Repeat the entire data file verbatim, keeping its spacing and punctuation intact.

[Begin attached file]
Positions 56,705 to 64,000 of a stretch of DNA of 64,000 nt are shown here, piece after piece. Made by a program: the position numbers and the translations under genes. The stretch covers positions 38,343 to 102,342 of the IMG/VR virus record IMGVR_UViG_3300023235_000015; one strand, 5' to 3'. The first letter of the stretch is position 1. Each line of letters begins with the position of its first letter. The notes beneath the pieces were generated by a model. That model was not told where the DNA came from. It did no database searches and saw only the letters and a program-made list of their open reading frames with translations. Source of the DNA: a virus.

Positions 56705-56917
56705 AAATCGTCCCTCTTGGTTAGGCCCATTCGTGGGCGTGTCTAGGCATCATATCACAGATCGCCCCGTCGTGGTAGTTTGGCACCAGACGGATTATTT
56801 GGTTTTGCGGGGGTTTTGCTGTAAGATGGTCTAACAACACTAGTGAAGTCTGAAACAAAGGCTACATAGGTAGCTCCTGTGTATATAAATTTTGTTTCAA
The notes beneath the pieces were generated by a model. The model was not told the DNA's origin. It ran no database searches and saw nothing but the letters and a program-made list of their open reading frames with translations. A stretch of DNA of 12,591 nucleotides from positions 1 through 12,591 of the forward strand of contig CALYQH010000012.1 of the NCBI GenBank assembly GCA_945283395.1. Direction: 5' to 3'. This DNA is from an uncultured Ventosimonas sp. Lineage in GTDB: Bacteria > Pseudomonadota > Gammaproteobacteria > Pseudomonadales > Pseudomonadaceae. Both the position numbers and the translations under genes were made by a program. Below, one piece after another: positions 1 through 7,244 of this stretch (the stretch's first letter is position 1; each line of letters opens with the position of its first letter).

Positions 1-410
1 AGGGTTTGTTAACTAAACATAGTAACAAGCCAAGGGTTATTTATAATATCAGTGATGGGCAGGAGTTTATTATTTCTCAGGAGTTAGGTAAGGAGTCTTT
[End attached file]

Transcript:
Positions 56,705 to 64,000 of a stretch of DNA of 64,000 nt are shown here, piece after piece. Made by a program: the position numbers and the translations under genes. The stretch covers positions 38,343 to 102,342 of the IMG/VR virus record IMGVR_UViG_3300023235_000015; one strand, 5' to 3'. The first letter of the stretch is position 1. Each line of letters begins with the position of its first letter. The notes beneath the pieces were generated by a model. That model was not told where the DNA came from. It did no database searches and saw only the letters and a program-made list of their open reading frames with translations. Source of the DNA: a virus.

Positions 56705-56917
56705 AAATCGTCCCTCTTGGTTAGGCCCATTCGTGGGCGTGTCTAGGCATCATATCACAGATCGCCCCGTCGTGGTAGTTTGGCACCAGACGGATTATTT
56801 GGTTTTGCGGGGGTTTTGCTGTAAGATGGTCTAACAACACTAGTGAAGTCTGAAACAAAGGCTACATAGGTAGCTCCTGTGTATATAAATTTTGTTTCAA
The notes beneath the pieces were generated by a model. The model was not told the DNA's origin. It ran no database searches and saw nothing but the letters and a program-made list of their open reading frames with translations. A stretch of DNA of 12,591 nucleotides from positions 1 through 12,591 of the forward strand of contig CALYQH010000012.1 of the NCBI GenBank assembly GCA_945283395.1. Direction: 5' to 3'. This DNA is from an uncultured Ventosimonas sp. Lineage in GTDB: Bacteria > Pseudomonadota > Gammaproteobacteria > Pseudomonadales > Pseudomonadaceae. Both the position numbers and the translations under genes were made by a program. Below, one piece after another: positions 1 through 7,244 of this stretch (the stretch's first letter is position 1; each line of letters opens with the position of its first letter).

Positions 1-410
1 AGGGTTTGTTAACTAAACATAGTAACAAGCCAAGGGTTATTTATAATATCAGTGATGGGCAGGAGTTTATTATTTCTCAGGAGTTAGGTAAGGAGTCTTT